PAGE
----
Serotonin is one of the most important neurotransmitters (chemicals used to transmit messages between nerve cells) in the human body. It has a wide variety of functions and is thought to play a role in the motor, cognitive, and autonomic systems, as well as in balancing mood and appetite.
Neurons that release serotonin use proteins called serotonin transporters (or SERT), in order to recapture released serotonin to be recycled. When SERTs return the serotonin to the neurons, those serotonin molecules become inactive, and their effects are terminated. This decreases serotonin-dependent activity and neuron signaling, indicating that higher levels of SERT activity can increase the risk of depression.
A study from the University of Copenhagen found that people with Winter Pattern Seasonal Affective Disorder have higher levels of SERT activity during winter than during summer, while people without Seasonal Affective Disorder showed no significant changes in SERT levels between the seasons. This may be one cause for the onset of seasonal depression.
Melatonin is a naturally occurring hormone in the body that is released by the pineal gland. It helps to synchronize circadian rhythms and to regulate the sleep-wake cycle. It causes sleepiness, and its production in the brain is linked to time of day, increasing when it’s dark and decreasing when it’s light. As winter days become longer, melatonin increases. People with SAD may either over-produce or be more sensitive to melatonin, which may make them more susceptible to depressive symptoms when melatonin increases.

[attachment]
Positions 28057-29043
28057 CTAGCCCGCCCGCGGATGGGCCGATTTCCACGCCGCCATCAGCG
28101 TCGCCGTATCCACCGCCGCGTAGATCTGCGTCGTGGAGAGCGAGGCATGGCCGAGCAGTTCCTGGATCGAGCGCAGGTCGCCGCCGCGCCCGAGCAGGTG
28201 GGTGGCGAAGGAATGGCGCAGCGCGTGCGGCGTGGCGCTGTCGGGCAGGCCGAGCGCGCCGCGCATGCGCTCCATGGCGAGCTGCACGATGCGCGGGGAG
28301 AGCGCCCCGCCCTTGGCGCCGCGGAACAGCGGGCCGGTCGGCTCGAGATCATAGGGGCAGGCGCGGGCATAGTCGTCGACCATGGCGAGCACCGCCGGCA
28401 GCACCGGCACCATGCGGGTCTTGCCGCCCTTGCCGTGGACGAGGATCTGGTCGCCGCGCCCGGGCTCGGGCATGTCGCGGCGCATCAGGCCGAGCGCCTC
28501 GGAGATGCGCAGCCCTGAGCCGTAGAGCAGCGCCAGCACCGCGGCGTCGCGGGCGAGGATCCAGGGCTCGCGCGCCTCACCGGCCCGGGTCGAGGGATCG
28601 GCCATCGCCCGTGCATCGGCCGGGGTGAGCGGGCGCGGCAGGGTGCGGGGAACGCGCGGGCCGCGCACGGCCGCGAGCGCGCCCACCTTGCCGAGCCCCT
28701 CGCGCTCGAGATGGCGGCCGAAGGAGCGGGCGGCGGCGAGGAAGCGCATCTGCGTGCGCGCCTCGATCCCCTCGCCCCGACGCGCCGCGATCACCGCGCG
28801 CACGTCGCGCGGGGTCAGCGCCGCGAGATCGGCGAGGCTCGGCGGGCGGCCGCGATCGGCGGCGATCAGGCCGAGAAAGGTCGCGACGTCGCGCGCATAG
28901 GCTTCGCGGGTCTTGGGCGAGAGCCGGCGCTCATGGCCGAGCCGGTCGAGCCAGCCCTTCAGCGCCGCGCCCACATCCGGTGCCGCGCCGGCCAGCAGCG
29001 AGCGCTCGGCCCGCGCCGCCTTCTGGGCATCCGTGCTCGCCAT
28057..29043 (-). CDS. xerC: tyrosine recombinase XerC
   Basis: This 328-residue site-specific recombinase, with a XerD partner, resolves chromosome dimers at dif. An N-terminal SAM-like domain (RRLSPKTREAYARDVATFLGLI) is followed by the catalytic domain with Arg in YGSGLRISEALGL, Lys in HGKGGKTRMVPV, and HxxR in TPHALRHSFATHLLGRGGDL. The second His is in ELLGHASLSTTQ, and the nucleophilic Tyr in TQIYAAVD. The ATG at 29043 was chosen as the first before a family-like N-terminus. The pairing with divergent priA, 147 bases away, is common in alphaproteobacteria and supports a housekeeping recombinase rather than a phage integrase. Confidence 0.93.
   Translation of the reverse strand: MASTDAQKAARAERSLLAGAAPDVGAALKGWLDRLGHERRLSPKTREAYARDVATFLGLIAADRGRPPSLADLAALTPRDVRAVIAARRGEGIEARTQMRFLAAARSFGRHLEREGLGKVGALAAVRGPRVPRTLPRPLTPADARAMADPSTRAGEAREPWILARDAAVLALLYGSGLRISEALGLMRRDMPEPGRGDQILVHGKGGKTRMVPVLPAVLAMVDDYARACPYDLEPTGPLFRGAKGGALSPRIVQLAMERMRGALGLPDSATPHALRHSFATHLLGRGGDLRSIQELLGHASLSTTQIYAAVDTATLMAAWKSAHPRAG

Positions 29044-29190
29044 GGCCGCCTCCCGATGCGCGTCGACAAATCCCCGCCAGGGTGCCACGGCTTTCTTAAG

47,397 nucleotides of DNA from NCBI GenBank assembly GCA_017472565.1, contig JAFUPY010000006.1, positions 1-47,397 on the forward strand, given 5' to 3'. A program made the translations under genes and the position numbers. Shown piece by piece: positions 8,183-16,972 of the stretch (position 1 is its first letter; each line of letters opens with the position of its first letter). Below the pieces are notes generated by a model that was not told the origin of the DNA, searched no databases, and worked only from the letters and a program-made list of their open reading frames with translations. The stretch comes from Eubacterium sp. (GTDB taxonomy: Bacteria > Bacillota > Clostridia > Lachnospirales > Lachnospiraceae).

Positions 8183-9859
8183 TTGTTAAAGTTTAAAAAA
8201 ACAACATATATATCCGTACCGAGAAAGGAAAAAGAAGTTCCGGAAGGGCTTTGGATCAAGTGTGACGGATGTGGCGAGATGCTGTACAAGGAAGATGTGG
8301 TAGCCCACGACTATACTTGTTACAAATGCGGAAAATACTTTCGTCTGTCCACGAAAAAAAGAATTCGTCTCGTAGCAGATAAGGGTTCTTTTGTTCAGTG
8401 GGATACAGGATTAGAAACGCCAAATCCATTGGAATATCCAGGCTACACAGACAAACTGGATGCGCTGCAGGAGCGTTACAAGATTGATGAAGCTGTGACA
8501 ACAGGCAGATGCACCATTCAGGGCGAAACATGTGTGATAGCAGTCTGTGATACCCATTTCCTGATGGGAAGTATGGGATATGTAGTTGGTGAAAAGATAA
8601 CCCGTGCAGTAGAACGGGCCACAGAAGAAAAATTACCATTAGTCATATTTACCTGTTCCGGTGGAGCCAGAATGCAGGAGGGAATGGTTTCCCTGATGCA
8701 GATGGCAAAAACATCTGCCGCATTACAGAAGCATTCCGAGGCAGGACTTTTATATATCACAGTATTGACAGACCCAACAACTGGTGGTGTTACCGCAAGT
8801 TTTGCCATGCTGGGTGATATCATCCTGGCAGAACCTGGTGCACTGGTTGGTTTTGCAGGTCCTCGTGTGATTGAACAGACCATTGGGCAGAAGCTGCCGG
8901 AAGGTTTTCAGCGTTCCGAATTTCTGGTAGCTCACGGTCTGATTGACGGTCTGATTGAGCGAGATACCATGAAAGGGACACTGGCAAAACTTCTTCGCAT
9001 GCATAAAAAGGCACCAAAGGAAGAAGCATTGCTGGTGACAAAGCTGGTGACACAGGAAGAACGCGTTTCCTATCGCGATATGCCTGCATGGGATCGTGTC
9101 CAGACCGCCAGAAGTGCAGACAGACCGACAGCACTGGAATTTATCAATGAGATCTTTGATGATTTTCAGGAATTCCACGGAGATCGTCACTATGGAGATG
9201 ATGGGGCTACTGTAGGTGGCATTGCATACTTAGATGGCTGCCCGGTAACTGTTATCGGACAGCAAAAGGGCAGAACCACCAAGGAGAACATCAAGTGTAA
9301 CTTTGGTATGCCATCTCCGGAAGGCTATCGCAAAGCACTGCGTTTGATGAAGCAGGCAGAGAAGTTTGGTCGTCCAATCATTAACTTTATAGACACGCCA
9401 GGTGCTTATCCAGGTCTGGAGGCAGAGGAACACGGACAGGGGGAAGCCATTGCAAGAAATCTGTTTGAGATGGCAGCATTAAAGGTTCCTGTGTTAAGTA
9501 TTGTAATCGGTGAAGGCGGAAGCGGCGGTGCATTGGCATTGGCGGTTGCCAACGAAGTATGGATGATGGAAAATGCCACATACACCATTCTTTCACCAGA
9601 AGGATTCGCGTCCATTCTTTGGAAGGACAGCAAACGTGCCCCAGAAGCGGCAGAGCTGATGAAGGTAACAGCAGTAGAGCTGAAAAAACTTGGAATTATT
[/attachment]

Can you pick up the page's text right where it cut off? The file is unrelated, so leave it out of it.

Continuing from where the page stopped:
Vitamin D is a fat-soluble vitamin that facilitates calcium absorption in the body, promotes bone growth and health, helps with cell growth, neuromuscular and immune function, and reduces inflammation. It is also believed to play a role in serotonin activity. Vitamin D is found naturally in very few foods and is usually absorbed when ultraviolet rays strike the skin and trigger Vitamin D synthesis.
During winter months, when people get less exposure to direct sunlight, Vitamin D levels drop, which may affect serotonin levels in the brain. Vitamin D insufficiency and deficiency have been linked to severe depressive symptoms, which may indicate that people with SAD produce less Vitamin D, or are more sensitive to Vitamin D loss, during the winter months.
There are many things about the winter months that can trigger SAD symptoms in a predisposed person, and can, therefore, be considered a factor in winter-based SAD. During the winter months, especially in remote and especially snowy areas, social activity can come to a complete standstill, if only because it is not physically feasible to get out to see other people as much. The fact that it is often more difficult to get around can lead to a limiting of your physical world, and an increase in monotony. These factors can contribute to the development and increase of depressive symptoms.